Today we’d like to introduce you to Elektra Thompson.
Hi Elektra, thanks for joining us today. We’d love for you to start by introducing yourself.
I am an only child from the southside of Chicago, born and raised in a single-parent home where my mom allowed me to take some risks and explore. I always found ways to not only entertain myself but to learn new information. I was a bright kid who loved everything science and math-related. In elementary school, I liked to build, light up, break down, and to investigate any and everything. My mom rarely had to concern herself with my academics because I would just figure it out. From elementary school to middle school, the pattern continued. I excelled and got the awards and recognition, but I knew I did not have to put an extreme amount of effort into learning. All I knew was that I needed to write things down to remember, but to have an actual system was foreign. As a 13-year-old, I didn’t think it really mattered. Oh, “Hey, high school!” I was greeted with a humble pie that was bitter, yet sweet.
Take notes? What did it really mean to take notes? Study skills…how? Wait, I have to manage a schedule AND extracurricular activities…where do I start? When you were in elementary or middle school, who taught you how to study, organize your time and complete your tasks? Who helped you create a plan and a foundation for academic success? Think about it. Educators are doing a great job with modeling the skills within their lessons, but are these skills intentionally taught?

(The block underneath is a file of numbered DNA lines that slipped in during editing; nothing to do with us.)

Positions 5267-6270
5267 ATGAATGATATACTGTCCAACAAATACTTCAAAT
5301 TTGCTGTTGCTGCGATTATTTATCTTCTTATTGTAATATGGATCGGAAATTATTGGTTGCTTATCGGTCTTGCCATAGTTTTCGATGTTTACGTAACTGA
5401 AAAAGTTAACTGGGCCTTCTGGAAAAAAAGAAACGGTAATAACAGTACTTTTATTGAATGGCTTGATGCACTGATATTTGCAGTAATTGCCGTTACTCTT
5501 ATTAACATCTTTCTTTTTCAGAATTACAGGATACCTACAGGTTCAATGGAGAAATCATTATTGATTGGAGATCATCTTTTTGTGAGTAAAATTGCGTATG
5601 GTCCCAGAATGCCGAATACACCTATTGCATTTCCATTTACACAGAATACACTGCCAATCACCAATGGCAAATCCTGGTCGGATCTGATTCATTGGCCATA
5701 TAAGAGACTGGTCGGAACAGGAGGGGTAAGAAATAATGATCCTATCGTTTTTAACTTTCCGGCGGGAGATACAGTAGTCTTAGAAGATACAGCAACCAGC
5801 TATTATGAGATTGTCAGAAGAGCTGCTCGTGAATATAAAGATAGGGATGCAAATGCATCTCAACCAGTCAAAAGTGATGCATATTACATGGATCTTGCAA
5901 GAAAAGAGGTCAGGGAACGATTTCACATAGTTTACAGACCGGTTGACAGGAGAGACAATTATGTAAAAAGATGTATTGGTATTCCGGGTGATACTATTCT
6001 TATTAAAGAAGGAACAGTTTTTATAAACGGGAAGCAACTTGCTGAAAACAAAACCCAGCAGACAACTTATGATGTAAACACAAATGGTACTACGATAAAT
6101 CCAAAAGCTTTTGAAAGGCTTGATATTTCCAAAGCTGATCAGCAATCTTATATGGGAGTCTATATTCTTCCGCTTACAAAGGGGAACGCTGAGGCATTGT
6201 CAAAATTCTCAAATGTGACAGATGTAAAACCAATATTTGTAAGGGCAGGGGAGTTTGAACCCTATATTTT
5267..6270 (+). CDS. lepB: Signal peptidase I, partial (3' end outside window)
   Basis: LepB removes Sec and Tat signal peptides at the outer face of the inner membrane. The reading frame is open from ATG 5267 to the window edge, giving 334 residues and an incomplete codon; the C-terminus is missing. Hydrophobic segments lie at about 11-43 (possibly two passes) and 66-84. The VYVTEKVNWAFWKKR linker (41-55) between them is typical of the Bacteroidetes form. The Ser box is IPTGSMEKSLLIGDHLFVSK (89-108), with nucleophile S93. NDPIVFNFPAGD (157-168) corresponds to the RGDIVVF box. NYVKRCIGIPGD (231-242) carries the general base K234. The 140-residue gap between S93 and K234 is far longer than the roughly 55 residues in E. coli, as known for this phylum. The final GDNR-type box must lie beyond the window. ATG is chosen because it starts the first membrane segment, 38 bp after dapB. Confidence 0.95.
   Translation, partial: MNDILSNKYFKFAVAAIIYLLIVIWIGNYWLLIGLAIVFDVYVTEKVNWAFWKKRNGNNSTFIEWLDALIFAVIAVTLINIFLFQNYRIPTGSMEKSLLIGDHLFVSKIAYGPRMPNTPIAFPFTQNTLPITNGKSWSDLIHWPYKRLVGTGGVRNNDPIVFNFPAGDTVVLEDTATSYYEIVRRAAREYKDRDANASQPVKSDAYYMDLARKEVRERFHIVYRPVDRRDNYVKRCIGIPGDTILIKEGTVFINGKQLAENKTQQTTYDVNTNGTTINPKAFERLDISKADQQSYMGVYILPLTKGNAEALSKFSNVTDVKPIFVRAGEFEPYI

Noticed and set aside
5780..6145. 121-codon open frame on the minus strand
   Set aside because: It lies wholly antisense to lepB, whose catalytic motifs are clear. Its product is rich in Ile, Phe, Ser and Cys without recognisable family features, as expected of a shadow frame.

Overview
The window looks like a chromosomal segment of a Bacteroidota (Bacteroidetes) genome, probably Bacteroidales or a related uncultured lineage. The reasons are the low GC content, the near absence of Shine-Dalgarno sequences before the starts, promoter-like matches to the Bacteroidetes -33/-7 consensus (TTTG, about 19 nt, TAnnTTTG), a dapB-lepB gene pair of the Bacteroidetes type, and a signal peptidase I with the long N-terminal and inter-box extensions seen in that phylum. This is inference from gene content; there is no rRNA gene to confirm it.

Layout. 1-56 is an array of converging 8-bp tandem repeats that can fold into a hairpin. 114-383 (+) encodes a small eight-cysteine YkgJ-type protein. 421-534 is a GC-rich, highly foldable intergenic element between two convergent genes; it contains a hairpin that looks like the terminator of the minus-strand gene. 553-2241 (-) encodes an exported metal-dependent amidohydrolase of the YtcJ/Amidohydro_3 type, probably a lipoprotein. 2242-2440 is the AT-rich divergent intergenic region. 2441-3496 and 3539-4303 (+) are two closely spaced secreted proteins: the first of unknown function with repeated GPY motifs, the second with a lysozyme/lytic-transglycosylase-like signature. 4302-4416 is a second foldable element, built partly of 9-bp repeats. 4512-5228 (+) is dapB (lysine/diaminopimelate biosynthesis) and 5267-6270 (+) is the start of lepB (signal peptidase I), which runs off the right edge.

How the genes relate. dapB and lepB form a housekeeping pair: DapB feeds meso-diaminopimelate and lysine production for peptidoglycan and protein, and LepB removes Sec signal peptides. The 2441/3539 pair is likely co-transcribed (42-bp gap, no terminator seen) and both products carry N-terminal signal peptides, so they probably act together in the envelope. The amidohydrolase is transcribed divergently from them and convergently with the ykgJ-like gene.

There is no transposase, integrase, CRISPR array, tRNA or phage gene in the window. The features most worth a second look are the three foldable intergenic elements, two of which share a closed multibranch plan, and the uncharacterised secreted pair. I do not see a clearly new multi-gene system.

I graduated from Northern Illinois University with a degree in Management and Information Systems. My focus and interest included operations and how things worked and connected behind the scenes. I did not know that when I changed careers and became a professional school counselor, that many of the skills I learned would not only help me but impact those around me. I was able to figure out how to help students with certain life skills while having intentional conversations with parents and educators on how to support these students within their environment.
About six years ago, I began working with students using a curriculum I created when I researched and gathered data on skill-building, specifically when it came to academics. I wanted to be intentional about teaching these skills while also explaining why they are essential for life. The students were from diverse backgrounds – which meant their access to resources varied as well – but I believe learning a skill has no boundary. The individual must see value in learning something, especially if it can make their experience easier and less stressful.